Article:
Setting up SSL Certificates for a Subdomain Address

Let’s see if we can create a new subdomain name test.mildredbrennan.com, with SSL certs, and get those certs imported into Chrome, Firefox, and IE in a way so we don’t see evil red warnings when going to the new site.

To start, we’ll need to head over to Godaddy where the domain mildredbrennan.com is currently handled, pointing to my office Linux server. I assume other domain registrars have similar interfaces for the domain name owner.

After logging on to www.godaddy.com:

Click the Manage My Domains quick link
Click the MILDREDBRENNAN.COM domain
Click the DNS ZONE FILE tab below:

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Click the Add Record link below:

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Select the CNAME option, with HOST: test and POINTS TO: @ and press FINISH, as shown below. Then make sure you click the Save Changes button which will initiate the DNS update process.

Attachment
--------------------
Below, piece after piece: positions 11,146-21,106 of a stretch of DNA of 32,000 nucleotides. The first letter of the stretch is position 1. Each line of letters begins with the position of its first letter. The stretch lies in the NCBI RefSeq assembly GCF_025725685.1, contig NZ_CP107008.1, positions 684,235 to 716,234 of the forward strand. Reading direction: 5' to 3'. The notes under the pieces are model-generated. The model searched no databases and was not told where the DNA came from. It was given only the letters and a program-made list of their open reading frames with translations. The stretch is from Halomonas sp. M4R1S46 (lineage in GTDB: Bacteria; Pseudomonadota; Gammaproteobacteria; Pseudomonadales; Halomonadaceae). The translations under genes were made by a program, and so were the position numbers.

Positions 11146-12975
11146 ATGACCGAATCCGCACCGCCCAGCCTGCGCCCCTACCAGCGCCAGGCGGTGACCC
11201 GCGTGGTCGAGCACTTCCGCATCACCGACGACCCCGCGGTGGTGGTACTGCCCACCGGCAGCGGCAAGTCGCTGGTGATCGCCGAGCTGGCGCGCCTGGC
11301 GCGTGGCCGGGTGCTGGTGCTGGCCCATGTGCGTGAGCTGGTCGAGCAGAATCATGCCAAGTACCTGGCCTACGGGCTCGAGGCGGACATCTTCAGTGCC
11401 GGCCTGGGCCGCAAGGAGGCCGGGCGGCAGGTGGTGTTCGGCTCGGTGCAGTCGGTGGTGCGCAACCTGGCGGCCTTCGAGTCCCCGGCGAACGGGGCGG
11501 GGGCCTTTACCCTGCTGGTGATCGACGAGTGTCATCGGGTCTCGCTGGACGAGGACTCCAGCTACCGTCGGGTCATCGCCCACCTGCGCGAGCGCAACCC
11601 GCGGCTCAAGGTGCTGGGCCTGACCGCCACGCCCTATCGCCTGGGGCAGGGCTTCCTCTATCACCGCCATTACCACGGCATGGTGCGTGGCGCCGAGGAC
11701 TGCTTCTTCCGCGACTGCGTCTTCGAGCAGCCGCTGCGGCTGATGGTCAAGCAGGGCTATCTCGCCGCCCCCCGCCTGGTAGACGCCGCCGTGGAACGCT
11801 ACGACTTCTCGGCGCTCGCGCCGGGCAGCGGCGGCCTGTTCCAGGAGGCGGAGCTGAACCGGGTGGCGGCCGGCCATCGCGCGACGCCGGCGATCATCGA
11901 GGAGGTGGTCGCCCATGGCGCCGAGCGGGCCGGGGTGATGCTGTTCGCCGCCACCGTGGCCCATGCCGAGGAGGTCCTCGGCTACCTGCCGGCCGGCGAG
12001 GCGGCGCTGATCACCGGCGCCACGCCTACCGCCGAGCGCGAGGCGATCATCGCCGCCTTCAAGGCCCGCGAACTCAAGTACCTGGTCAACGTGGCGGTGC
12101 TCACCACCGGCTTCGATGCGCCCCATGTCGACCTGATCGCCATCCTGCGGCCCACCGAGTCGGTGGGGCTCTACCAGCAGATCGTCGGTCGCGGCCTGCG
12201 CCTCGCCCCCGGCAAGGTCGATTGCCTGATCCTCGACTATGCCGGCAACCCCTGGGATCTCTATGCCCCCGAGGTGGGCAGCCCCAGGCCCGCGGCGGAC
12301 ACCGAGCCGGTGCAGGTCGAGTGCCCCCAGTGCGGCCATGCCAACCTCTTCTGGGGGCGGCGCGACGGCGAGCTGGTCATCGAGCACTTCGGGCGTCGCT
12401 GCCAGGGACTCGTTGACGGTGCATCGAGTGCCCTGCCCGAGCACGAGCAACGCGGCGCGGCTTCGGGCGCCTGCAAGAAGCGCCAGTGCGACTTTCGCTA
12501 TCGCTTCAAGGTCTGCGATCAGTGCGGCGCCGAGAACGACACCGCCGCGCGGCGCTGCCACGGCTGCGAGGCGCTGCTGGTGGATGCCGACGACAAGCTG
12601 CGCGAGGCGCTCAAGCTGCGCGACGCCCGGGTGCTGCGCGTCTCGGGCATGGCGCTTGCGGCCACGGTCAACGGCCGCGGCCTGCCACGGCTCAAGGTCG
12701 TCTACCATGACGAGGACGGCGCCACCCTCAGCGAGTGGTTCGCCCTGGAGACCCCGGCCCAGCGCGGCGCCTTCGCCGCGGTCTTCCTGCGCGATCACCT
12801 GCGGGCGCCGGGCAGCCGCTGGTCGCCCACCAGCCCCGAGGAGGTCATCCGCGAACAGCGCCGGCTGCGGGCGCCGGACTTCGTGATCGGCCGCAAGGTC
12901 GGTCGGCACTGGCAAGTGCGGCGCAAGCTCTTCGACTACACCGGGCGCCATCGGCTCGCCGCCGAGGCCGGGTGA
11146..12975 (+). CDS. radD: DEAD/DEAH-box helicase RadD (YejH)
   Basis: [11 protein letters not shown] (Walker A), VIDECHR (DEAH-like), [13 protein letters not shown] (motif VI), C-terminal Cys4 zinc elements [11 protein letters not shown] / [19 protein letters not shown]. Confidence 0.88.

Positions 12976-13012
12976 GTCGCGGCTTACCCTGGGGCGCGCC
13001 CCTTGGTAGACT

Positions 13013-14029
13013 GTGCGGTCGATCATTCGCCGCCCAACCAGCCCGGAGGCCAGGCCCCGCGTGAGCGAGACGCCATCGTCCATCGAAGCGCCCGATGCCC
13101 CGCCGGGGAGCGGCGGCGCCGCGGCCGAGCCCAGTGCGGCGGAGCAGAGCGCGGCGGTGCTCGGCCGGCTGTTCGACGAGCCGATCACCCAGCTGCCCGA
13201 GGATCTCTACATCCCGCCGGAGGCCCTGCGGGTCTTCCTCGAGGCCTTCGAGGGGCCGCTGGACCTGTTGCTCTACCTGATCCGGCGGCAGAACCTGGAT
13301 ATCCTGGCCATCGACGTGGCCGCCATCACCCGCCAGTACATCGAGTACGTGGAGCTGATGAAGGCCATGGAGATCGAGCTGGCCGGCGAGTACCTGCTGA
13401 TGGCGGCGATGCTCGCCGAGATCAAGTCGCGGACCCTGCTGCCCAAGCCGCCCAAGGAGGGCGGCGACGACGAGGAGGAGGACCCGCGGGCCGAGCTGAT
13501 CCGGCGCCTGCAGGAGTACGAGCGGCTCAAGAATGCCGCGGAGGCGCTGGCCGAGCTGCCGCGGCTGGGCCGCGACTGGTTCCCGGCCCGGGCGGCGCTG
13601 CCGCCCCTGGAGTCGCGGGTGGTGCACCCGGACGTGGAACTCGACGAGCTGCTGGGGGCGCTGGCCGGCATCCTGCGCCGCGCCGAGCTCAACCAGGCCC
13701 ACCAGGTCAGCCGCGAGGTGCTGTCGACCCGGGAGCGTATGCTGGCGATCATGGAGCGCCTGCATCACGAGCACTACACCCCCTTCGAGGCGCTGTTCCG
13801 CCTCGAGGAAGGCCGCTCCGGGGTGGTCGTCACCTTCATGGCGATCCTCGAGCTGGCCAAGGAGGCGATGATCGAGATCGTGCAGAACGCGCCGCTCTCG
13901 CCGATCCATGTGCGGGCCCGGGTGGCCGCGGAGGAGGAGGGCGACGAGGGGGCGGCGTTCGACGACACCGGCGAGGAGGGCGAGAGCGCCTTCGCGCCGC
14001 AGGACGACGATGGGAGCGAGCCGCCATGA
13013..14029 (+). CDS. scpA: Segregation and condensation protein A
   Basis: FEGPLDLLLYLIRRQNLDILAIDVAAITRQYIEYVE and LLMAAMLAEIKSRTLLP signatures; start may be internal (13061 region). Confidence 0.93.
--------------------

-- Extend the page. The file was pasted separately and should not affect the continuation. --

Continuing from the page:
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After a while you should be able to ping test.mildredbrennan.com and get the IP address assigned, in my case 71.93.110.136

Now if I go to test.mildredbrennan.com in a browser, I end up at the same web page as www.mildredbrennan.com because I have not yet setup a new Virtual Server in my httpd parameters. So let’s go do that:

sudo su -
cd /etc/httpd/conf
vi httpd.conf
<VirtualHost *:80>
 <Directory /var/www/html/mbtest>
 AllowOverride All
 </Directory>
 DocumentRoot /var/www/html/mbtest
 ServerName test.mildredbrennan.com
</VirtualHost>
<VirtualHost *:443>
 SSLEngine on
 SSLCertificateFile /etc/pki/tls/certs/mbtest.crt
 SSLCertificateKeyFile /etc/pki/tls/private/mbtest.key
 SSLProtocol All -SSLv2 -SSLv3
 <Directory /var/www/html/mbtest>
 AllowOverride All
 </Directory>
 DocumentRoot /var/www/html/mbtest
 ServerName test.mildredbrennan.com
</VirtualHost>

And since our previous entry for mildredbrennan.com and www.mildredbrennan.com had a wildcard for the subdomain, we’ll need to change that to www as shown below. Otherwise it may be used when the new test.mildredbrennan.com name is invoked:

(old) ServerAlias *.mildredbrennan.com
(new) ServerAlias www.mildredbrennan.com

And after saving httpd.conf, we need to create the new directory and chown it as needed to the owner of the httpd files:

mkdir /var/www/html/mbtest
chown <userid> /var/www/html/mbtest